The article further stated the case of a group of students from the Chelmsford campus, who were abruptly informed that their Legal Practice Course was moved 45 miles to the Cambridge campus. They would therefore be limited to only two days of face-to-face teaching, having to watch the remaining lectures online rather than attend them live.
Anglia Ruskin's Cambridge Campus is home to one of only 9 optometry schools in the UK, having its own optometry clinic.
Hallway through Helmore toward Mumford Library. The university reception as well as the bookshop and the utility shop are situated by this hallway.
The Cambridge campus has recently been redeveloped, which began with the refurbishment of Helmore, the main building on East Road, completed in 2006. In 2009, one of the University's largest buildings, Rackham, in the centre of the campus, was demolished to make way for the new Lord Ashcroft International Business School. The Mumford Theatre, which presents a range of professional touring, local community and student theatre for both the public and members of the University, is housed at the centre of the campus. From 2015, a new building at Young Street hosted the health courses, like nursing, midwifery, paramedic, ODP etc.
The Chelmsford campus houses the Queen's Building (opened in 1995) and the Sawyer's Building (opened in 2001). The Michael A Ashcroft Building opened in 2003 (renamed the Lord Ashcroft Building); the Mildmay Sports Centre, and the Tindal Building, in 2005; the William Harvey Building in 2007; The Faculty Building (renamed The Marconi Building in 2011) in 2008; and the Postgraduate Medical Institute building – named as Michael Salmon Building in 2017 -, opened 2011. In May 2017, the work has started on the building of Essex's first School of Medicine.
The Cambridge, Chelmsford, and Peterborough campuses have accommodation for students to live in during term-time.
Anglia Ruskin University's academic excellence has been recognised by the UK's Higher Education funding bodies, with 12 areas classed as generating "world-leading" research. The results of the Research Excellence Framework (REF) 2014 released on 18 December show that Anglia Ruskin is making a significant impact on economies, societies, the environment and culture in all corners of the globe. The 12 subject areas within Anglia Ruskin classified by REF 2014 as producing world-leading research are: Allied Health Professions, Dentistry, Nursing and Pharmacy; Architecture, Built Environment and Planning; Art and Design: History, Practice and Theory; Business and Management Studies; Communication, Cultural and Media Studies, Library and Information Management; English Language and Literature; Geography, Environmental Studies and Archaeology; History; Law; Music, Drama, Dance and Performing Arts; Psychology, Psychiatry and Neuroscience and Social Work and Social Policy.
An investigation performed at the end of 2007 by the QAA reveal that as a result of its investigations, the audit team's view of Anglia Ruskin University is that "confidence can reasonably be placed in the soundness of the institution's present and likely future management of the academic standards of the awards that it offers and the quality of the learning opportunities available to students". However, an external inspection of Initial Teacher Education revealed inadequacies in 2010. The areas highlighted were the effectiveness of the provision in securing high quality outcomes for trainees, and the extent to which the training and assessment ensures that all trainees progress to fulfill their potential given their ability and starting points. It was only the Primary ITE that was found to be inadequate in the inspection, the Secondary and FE ITE were awarded a mark of satisfactory. Since this inspection, the Primary ITE has been awarded 'satisfactory' grades by Ofsted in May 2011 and 'good' in 2012.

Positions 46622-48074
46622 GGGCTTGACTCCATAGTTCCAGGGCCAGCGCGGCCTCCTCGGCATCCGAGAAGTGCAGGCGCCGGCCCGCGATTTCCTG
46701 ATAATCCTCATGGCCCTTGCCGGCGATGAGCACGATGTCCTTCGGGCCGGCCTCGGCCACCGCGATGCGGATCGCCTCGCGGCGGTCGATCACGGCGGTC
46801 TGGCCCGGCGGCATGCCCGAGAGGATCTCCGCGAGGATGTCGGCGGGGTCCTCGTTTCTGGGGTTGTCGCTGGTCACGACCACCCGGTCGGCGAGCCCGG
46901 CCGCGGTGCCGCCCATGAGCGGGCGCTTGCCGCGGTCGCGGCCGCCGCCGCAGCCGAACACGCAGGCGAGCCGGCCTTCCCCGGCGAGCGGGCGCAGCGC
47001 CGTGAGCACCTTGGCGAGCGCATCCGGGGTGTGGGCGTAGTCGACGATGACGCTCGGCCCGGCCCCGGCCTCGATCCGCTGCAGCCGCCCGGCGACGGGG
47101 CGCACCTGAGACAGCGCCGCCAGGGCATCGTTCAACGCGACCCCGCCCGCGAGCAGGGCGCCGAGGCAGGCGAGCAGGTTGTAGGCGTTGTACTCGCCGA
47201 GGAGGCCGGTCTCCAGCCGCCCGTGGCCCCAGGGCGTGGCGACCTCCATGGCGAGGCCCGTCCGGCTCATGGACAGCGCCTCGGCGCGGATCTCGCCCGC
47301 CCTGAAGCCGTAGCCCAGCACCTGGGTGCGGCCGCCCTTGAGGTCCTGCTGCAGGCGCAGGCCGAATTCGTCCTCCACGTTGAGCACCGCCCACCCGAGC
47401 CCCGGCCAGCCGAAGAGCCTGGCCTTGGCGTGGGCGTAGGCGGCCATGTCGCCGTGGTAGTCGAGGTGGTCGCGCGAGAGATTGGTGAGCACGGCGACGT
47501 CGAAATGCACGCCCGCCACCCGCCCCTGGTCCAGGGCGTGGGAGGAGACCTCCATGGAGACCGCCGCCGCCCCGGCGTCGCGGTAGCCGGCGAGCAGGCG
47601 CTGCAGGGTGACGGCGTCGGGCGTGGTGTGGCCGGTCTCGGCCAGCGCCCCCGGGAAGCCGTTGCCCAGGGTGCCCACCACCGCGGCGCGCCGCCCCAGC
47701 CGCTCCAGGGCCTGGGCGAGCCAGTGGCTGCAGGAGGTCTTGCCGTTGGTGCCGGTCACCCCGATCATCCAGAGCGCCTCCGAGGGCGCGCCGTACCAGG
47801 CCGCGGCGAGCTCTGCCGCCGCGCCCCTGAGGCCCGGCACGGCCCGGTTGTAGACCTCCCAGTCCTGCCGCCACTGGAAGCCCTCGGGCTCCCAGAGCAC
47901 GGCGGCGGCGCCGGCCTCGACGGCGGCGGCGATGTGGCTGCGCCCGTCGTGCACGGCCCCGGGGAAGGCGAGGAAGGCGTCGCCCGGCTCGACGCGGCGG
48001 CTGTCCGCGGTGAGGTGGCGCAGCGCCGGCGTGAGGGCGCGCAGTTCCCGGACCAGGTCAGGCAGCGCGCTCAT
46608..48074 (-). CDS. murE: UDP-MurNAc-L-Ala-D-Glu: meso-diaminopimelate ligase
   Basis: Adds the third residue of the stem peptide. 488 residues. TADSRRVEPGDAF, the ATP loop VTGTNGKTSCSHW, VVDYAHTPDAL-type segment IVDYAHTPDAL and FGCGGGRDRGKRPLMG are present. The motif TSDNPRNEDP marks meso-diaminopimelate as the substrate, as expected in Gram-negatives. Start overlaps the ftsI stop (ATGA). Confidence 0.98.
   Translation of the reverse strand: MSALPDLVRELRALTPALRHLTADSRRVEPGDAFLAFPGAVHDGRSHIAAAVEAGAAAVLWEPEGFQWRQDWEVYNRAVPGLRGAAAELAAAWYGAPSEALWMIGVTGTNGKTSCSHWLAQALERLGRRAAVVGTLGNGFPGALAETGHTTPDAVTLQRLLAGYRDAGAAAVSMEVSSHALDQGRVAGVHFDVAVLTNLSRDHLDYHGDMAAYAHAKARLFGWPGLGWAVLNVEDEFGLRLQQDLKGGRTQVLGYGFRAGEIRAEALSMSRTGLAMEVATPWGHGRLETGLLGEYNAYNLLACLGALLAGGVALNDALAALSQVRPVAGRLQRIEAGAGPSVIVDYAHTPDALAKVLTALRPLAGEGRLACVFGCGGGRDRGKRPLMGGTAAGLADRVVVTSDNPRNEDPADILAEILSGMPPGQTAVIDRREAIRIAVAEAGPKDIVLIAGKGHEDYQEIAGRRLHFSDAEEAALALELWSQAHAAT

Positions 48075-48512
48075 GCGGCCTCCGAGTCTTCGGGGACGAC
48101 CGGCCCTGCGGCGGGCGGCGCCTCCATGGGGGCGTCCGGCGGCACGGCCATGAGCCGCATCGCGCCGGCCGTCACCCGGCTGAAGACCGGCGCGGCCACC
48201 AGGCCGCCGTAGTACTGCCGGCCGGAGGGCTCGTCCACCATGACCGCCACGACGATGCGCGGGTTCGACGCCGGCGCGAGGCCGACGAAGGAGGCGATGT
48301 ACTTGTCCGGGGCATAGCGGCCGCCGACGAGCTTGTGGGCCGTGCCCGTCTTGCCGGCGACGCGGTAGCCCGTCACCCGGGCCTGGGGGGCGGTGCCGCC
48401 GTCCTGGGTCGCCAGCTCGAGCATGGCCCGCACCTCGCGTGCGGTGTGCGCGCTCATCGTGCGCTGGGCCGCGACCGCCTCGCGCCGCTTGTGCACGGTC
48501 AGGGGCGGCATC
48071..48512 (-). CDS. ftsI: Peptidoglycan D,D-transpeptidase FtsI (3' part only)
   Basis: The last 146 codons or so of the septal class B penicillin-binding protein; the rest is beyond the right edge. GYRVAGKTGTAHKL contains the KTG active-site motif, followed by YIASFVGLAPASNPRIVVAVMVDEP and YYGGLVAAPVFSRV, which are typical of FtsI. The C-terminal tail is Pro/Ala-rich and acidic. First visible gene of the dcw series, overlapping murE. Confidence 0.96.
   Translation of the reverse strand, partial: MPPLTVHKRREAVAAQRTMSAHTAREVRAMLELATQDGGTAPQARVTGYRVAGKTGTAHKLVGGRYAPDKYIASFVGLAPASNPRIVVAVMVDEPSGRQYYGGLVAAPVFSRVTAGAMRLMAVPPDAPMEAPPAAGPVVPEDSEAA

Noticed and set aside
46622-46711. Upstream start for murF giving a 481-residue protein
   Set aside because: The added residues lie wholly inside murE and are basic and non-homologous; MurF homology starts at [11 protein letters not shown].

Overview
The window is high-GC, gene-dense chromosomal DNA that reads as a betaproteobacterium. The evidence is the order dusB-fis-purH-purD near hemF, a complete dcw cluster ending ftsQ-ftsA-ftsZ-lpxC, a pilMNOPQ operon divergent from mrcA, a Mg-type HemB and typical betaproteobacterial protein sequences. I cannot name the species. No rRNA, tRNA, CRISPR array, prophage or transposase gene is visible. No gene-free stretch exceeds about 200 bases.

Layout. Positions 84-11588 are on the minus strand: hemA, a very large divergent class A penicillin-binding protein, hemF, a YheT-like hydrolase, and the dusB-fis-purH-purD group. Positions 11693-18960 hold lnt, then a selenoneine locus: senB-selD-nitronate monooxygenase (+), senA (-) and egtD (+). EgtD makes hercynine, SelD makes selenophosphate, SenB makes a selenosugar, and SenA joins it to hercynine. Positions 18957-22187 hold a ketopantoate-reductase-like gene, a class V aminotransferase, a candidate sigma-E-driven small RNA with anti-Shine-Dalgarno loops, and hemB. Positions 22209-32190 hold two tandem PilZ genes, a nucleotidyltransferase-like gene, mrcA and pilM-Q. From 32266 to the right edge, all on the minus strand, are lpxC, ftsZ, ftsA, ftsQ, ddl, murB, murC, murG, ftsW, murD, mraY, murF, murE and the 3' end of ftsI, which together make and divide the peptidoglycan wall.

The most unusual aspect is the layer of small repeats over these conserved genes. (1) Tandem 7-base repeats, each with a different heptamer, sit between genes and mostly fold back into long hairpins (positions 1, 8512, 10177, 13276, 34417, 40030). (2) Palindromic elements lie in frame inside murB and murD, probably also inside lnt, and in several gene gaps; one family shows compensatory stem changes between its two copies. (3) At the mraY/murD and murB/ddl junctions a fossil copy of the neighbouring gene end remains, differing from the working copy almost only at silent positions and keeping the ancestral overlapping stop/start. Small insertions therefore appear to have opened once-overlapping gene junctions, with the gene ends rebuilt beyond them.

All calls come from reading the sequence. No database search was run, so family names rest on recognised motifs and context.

Anglia Ruskin was named the UK 'Entrepreneurial University of the Year' at the Times Higher Education (THE) Awards 2014. Anglia Ruskin University was awarded a First in the Green League 2012 by People & Planet. The league is based on ten environmental criteria, both policy and performance related. It incorporates data obtained through the Freedom of Information Act, including the percentage of waste recycled and CO2 emissions for each individual institution. Anglia Ruskin University has been named as one of the most upwardly mobile universities in the world. The list, produced by Higher Education strategy consultants Firetail and published by Times Higher Education, includes Anglia Ruskin as one of the 20 "rising stars" in global Higher Education. Anglia Ruskin is the only UK university to feature in the top 20. Nine of the "rising stars" are located in the United States, with universities in Australia, South Korea, Japan, Germany, and Finland completing the list. It has been listed in the Times Higher Education's (THE) World University Rankings for the first time – being named as one of the top 350 institutions in the world and joint 38th best in the UK.